For the purpose of inference, we make an assumption on the normality of multidimensional sequence , namely,
where is the mean matrix, whereas and are covariance matrices representing the time correlation and the variable correlation structures, respectively. In practical CP detection tasks, it is often possible to obtain sequences without CPs, i.e., samples from the null hypothesis. The covariance matrices and can be estimated from such samples or manually specified based on prior knowledge. Denoting the mean matrix as , the null hypothesis in our selective inference is written as
(8)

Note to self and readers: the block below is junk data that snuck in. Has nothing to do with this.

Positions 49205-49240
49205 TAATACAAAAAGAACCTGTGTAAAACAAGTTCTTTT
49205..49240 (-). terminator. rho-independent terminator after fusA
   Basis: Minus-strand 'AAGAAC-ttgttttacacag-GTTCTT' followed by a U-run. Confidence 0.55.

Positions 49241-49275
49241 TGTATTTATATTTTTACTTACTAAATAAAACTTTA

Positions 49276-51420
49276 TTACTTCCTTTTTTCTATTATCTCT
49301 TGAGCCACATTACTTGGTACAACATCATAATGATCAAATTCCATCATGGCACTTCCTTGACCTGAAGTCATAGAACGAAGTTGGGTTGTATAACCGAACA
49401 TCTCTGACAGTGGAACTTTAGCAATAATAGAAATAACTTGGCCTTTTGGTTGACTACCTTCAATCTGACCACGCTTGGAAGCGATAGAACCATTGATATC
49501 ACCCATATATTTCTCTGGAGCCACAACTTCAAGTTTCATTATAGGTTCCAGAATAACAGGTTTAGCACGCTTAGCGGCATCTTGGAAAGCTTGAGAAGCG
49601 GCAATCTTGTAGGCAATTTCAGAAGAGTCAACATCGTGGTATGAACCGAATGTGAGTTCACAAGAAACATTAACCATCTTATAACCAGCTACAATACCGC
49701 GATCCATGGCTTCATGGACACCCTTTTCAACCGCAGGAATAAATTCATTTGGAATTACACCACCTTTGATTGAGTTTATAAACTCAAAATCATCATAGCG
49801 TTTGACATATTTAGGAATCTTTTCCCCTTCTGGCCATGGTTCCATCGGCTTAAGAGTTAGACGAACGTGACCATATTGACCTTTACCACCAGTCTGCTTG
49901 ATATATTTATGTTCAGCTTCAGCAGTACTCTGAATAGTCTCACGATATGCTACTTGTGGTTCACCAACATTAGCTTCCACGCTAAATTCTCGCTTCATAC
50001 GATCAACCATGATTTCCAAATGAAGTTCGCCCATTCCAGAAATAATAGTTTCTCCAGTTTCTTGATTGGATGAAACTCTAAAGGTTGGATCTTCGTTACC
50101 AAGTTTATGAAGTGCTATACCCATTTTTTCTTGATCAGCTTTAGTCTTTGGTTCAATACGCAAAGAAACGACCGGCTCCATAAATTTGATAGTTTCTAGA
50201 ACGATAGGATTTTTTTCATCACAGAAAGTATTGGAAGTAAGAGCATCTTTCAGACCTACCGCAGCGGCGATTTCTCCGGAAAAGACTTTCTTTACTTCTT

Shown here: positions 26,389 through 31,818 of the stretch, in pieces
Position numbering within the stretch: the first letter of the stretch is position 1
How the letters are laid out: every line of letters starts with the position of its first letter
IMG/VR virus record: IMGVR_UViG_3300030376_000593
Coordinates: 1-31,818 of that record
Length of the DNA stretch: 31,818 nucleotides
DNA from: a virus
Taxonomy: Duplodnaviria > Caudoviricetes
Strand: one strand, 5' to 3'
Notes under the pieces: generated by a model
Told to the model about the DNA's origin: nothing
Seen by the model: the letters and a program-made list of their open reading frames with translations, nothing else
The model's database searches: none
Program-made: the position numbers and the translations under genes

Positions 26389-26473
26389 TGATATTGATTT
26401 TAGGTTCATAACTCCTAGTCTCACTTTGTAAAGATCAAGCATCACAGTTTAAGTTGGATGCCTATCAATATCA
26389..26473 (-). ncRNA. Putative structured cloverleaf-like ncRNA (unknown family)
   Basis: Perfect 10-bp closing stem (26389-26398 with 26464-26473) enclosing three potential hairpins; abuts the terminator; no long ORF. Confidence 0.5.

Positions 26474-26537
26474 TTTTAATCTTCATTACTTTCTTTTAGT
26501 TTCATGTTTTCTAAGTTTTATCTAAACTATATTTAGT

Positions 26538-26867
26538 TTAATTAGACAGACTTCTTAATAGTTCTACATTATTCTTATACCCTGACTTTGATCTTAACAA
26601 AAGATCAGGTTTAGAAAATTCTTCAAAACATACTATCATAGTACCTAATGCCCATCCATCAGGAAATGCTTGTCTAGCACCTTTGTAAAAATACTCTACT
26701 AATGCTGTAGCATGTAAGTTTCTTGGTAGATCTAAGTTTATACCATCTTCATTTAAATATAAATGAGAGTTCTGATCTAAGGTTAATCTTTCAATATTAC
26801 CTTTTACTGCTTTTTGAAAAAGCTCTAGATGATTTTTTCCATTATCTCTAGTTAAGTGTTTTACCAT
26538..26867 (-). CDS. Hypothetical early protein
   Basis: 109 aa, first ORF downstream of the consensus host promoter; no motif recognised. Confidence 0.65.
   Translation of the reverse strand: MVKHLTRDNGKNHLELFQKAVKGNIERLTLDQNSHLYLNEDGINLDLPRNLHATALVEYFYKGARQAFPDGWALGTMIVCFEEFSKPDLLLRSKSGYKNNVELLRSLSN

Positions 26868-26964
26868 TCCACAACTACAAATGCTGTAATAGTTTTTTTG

where, remember, is the detected CP via a WRAG method, meaning that it is a random variable.
In order to derive the sampling distribution of the selected test statistic, we use a recent seminal result in Lee et al. (2016)
. We first slightly generalize the key lemma in their work for handling a random matrix
.Lemma 1 (Polyhedral Lemma for A Random Matrix).
Suppose that with mean and covariance . Let for any and , and let . Then, any event represented in the form of for a fixed matrix and a fixed vector can be written as
where
(9) 
and . In addition, is independent of .
The proof of the lemma is presented in Appendix B.1. This lemma states that if the test statistic is expressed as a bilinear function with the matrix in the form of , and the selection event can be expressed as an affine constraint in the form of , then the selected test statistic is restricted to a certain interval. This lemma is a simple extension of Lemma 5.1 in Lee et al. (2016).